The Aide Memoire is an important tool; it helps to guide us in our consideration of protection issues. Threats to civilians are so diverse and complex that we may find it difficult to focus our efforts. However, we must not fall into confusion in the face of seemingly complicated situations. Let me try to draw a clearer picture of the challenges and tasks we face with respect to the protection of civilians by discussing the sources, types, and duration of threats to civilians in armed conflict.

First, on the sources of threats and how to address them: In recent days, while the number of armed conflicts taking the form of traditional wars between sovereign states is down, we have witnessed an alarming increase in armed conflicts within national borders or sometimes across national borders between governments and rebel groups or among non-State parties. These armed conflicts often take place over bitter enmities based on such factors as tribal, ethnic, or religious differences. In such cases, hostility is usually extremely intense, and a large number of civilians tend to fall victim. Protecting civilians in the midst of armed conflicts under these circumstances requires the engagement of these groups that have taken up arms. In many cases, it is only possible for neutral players such as the Special Representatives of the Secretary-General or the Emergency Relief Coordinator to accomplish this. These are among the few agents in a position to communicate directly with armed groups to remind them of the necessity of protecting civilians and of their direct responsibility under international humanitarian law for doing so.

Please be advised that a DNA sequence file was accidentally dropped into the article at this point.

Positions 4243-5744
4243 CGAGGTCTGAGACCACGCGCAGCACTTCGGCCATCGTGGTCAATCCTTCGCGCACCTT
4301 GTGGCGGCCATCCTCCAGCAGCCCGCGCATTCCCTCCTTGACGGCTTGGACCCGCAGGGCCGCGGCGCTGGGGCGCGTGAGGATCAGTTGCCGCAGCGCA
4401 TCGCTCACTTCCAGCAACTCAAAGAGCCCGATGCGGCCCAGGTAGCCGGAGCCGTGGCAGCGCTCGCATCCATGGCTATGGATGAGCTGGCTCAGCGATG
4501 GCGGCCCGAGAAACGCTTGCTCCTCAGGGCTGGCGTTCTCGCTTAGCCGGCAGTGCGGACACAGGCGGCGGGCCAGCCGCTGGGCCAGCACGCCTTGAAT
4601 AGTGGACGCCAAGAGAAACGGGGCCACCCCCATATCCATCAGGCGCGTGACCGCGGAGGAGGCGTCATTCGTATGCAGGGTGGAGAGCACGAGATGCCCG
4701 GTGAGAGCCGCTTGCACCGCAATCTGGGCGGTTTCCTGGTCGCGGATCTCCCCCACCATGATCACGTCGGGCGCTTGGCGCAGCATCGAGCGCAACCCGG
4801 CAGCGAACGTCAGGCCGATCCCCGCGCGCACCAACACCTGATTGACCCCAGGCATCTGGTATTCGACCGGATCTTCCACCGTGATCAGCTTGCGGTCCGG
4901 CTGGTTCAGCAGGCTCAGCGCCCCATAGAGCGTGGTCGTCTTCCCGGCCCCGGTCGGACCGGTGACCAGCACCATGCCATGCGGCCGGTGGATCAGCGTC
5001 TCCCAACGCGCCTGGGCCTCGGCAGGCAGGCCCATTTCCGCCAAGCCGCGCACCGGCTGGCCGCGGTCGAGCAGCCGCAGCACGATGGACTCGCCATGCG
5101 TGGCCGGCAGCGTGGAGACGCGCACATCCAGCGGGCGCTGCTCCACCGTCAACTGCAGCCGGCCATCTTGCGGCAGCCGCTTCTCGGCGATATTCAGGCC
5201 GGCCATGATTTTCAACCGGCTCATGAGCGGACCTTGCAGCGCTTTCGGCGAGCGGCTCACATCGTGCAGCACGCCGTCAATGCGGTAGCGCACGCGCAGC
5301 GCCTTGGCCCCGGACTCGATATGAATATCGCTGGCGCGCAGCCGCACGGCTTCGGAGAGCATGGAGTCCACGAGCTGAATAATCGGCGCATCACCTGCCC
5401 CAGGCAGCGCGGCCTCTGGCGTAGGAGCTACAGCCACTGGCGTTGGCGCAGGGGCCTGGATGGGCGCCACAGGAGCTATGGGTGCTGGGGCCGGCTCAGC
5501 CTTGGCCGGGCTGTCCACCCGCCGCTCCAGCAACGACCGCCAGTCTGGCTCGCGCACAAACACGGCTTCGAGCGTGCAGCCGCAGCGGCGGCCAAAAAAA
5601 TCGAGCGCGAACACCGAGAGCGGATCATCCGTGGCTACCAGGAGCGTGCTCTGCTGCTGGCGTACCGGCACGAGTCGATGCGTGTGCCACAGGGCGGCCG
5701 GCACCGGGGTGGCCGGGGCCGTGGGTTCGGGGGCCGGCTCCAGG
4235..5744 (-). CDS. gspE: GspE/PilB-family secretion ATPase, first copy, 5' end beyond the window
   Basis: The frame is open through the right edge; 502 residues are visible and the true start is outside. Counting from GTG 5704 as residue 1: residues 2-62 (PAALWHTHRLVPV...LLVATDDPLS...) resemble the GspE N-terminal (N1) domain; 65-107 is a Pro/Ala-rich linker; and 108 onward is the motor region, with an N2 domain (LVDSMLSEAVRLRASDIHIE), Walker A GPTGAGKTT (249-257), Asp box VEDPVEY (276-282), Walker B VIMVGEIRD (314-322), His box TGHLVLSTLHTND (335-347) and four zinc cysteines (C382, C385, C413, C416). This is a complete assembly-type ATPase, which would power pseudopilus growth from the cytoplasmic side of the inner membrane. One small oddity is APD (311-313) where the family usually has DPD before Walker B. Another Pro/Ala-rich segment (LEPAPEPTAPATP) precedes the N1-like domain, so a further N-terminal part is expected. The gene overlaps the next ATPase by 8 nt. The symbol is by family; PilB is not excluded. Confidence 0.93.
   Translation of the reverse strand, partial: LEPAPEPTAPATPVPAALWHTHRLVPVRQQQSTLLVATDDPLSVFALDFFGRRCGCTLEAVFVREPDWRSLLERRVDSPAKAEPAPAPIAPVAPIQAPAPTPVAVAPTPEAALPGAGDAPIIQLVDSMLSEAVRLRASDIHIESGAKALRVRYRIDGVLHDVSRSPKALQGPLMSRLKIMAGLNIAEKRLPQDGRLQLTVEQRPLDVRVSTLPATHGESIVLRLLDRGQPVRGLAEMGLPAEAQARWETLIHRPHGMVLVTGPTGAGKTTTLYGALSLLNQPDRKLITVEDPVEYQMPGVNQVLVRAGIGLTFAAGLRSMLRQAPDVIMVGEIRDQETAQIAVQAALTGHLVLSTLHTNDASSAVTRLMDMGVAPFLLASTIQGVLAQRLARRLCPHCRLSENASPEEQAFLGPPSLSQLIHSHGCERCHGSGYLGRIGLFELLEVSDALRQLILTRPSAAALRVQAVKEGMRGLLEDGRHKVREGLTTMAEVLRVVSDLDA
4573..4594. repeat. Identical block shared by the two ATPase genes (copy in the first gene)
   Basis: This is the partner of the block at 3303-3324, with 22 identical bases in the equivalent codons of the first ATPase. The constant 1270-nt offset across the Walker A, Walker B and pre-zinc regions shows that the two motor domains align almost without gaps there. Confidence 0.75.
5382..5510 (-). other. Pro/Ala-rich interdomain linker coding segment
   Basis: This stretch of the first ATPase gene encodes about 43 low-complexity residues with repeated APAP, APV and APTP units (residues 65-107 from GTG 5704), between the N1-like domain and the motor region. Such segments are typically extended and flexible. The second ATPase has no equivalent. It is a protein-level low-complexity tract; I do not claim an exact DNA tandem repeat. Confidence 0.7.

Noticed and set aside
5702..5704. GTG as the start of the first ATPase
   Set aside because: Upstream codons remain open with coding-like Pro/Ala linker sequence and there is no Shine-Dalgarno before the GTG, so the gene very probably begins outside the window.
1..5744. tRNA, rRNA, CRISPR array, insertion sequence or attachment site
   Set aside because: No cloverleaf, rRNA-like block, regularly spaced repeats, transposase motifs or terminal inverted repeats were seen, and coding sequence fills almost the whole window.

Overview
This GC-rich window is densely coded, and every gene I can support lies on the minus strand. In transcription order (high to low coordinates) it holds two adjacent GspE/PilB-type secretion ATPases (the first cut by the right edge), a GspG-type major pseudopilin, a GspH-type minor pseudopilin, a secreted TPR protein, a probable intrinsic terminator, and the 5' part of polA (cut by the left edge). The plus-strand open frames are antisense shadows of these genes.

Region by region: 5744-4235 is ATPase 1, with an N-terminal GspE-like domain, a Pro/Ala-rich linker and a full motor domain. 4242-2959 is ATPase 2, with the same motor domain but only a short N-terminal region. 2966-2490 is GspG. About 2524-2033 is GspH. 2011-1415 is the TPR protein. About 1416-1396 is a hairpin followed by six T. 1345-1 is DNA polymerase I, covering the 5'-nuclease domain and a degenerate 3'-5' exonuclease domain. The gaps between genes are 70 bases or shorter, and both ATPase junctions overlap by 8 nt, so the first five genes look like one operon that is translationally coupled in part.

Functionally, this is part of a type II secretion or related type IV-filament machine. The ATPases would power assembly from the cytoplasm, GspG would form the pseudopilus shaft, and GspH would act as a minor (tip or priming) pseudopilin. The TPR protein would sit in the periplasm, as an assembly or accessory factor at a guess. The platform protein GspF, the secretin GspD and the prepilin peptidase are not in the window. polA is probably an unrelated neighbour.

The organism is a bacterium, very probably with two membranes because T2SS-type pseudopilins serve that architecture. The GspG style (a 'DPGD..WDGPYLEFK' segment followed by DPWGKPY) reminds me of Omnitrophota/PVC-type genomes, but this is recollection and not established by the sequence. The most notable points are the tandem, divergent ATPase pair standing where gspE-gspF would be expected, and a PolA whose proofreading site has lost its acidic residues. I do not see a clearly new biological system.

Sometimes, such involvement is looked upon with suspicion as interference in internal affairs. However, it should not be viewed as a challenge to national sovereignty, especially when national authorities have failed or have a limited capacity to protect civilians. In reality, such a direct dialogue should be seen as the efforts to complement national sovereignty.